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HIKER DROWNS IN CREEK DESPITE RESCUE BID

A small group of people had a lot of hope Saturday morning that the third effort to get rope to a stranded hiker in Cottonwood Creek would work. But their hopes were dashed when the youth was washed downstream and drowned.

Jason Tripp, 17, West Valley City, had been hiking with a friend, Timothy Holdaway, 17, Sandy, about 200 yards above the Tanner's Flat Campground, two miles below Snowbird. The trail and camp is next to Cottonwood Creek, swollen with late spring runoff.Tripp wandered a few feet off the trail and fell in. For about 30 minutes, he was stranded in the creek, wedged between a rock and a log. Then the first equipped rescuer, county fireman Scott Anderson, arrived and began throwing a rope to Tripp, who was about 12 feet from either shore.

On the third try, he reached up for the rope, but, overtaken by hypothermia, exhaustion and fear, he didn't have the strength to hold on and tie it around himself. Tripp was washed downstream and drowned. Search and Rescue units with more efficient rescue equipment and wet suits were probably within 10 minutes of reaching the scene.

It was the third fatality in the canyon in seven days and the fourth serious accident in the Salt Lake Valley canyons in as many days.

Kevin Call, Sandy, was spending an overnighter in the canyon with his family. He said his children were outside the tent playing about 7:30 a.m. when he heard Holdaway, obviously worried, ask the children if their parents were nearby. Call immediately got out of the tent and went with Holdaway to the side of the river.

Quickly realizing that he couldn't help Tripp alone, he told Holdaway to stay at the scene, told his wife to contact the camp director and got in his car to get help.

Soon after leaving, he spotted an ambulance heading down the canyon from Snowbird station. Anderson, a volunteer fireman, was going to refuel. Call began to flash his lights and Anderson responded, contacting dispatchers and then racing to the scene.

Together, they grabbed rescue gear from the back of the ambulance and ran to the riverside. They were joined by a deputy sheriff and camp director Herbert Babbel. He tried to reach rescuers with his CB radio, but didn't succeed.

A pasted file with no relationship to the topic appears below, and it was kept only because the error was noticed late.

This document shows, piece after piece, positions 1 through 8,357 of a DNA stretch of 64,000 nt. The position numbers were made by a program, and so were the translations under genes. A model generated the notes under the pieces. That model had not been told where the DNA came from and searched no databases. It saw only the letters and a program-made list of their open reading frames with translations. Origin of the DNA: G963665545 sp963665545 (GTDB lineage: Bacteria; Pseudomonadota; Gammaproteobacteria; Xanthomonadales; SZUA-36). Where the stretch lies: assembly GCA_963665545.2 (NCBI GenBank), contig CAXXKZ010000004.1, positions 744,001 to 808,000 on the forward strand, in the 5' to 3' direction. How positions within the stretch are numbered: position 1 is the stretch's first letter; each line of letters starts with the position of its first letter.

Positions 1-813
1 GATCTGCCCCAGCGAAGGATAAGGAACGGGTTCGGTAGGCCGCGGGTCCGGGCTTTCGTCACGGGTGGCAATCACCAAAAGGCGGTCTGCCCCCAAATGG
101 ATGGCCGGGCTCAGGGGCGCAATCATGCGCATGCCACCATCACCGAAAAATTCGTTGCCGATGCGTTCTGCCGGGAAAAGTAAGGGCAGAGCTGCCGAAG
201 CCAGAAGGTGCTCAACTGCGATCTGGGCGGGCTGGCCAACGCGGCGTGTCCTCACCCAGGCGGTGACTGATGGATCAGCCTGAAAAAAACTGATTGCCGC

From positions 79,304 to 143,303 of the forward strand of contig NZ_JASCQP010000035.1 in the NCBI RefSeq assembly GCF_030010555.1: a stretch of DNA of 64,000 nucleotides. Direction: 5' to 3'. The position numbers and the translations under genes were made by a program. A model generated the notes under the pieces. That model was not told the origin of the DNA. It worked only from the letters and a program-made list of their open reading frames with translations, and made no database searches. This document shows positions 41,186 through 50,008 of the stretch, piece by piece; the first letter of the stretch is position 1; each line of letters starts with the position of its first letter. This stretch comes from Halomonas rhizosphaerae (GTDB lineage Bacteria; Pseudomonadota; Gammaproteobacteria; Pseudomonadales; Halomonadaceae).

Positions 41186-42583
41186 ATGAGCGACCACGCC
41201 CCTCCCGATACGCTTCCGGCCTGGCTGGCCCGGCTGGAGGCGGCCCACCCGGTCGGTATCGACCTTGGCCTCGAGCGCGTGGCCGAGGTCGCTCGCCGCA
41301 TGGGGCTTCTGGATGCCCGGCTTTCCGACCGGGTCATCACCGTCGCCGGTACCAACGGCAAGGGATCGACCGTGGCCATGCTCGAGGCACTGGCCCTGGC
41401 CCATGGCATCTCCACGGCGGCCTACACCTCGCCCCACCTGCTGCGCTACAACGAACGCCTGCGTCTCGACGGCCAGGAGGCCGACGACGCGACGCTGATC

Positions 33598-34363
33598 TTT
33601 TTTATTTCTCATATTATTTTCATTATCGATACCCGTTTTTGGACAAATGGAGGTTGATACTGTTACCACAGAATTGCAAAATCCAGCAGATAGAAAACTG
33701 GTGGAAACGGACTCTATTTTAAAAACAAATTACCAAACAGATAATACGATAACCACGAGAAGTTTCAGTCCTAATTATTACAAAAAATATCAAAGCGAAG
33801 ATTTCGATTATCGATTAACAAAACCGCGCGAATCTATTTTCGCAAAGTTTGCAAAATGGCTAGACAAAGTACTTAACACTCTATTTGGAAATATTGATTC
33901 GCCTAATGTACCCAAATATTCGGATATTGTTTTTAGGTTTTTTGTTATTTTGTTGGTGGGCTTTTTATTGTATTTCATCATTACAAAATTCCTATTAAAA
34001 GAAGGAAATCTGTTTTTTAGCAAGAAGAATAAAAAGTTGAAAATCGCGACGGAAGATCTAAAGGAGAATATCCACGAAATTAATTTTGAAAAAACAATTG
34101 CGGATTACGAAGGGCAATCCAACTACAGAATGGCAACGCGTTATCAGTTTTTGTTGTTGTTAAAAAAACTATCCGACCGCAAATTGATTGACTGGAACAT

Babbel is no stranger to tragedy. In the past, he has helped rescue drivers who crashed into a reservoir. Another time, he helped save the life of a traffic accident victim. "It isn't new," he said, "but it's sad."

The frigid water had been only up to Tripp's waist when rescuers arrived, but over the next 15 minutes or so as they tried to get the rope to him, he began to slip lower and lower. On the last time, he had the rope in his hand but couldn't hang on.

Babbel watched him go several yards down the the river, pushed by waters so fierce that rescuers carefully using the correct equipment can barely negotiate them.

Salt Lake County Sheriff's Capt. Mike Wilkinson said as many as 35 people from Gold Cross Ambulance, the fire department, the sheriff's department, Search and Rescue, volunteer helicopter pilots, dog teams and LifeFlight responded to the scene to assist in the rescue and subsequent search for the victim.

His body was found Saturday at 3:40 p.m. and taken to the medical examiner's office, a county fire dispatcher said.

A psychologist and a nurse arrived at the scene and helped counsel Holdaway.

Wilkinson said Tripp, as well as other victims in recent accidents, was not doing anything particularly wrong. He said hundreds of hikers will probably walk where he was walking in the next week or so.

In a Wednesday afternoon accident, Brittany Pasborg, 16, Salt Lake City, died after falling 150 feet near the LDS permanent vault in the canyon. Another accident Tuesday in Ferguson Canyon seriously injured Chris Plant, 18, Salt Lake City. He fell about 30 feet.

And last Saturday, 10-year-old Toni Shelton was hiking with her father in Little Cottonwood Canyon when a large boulder crushed and killed her.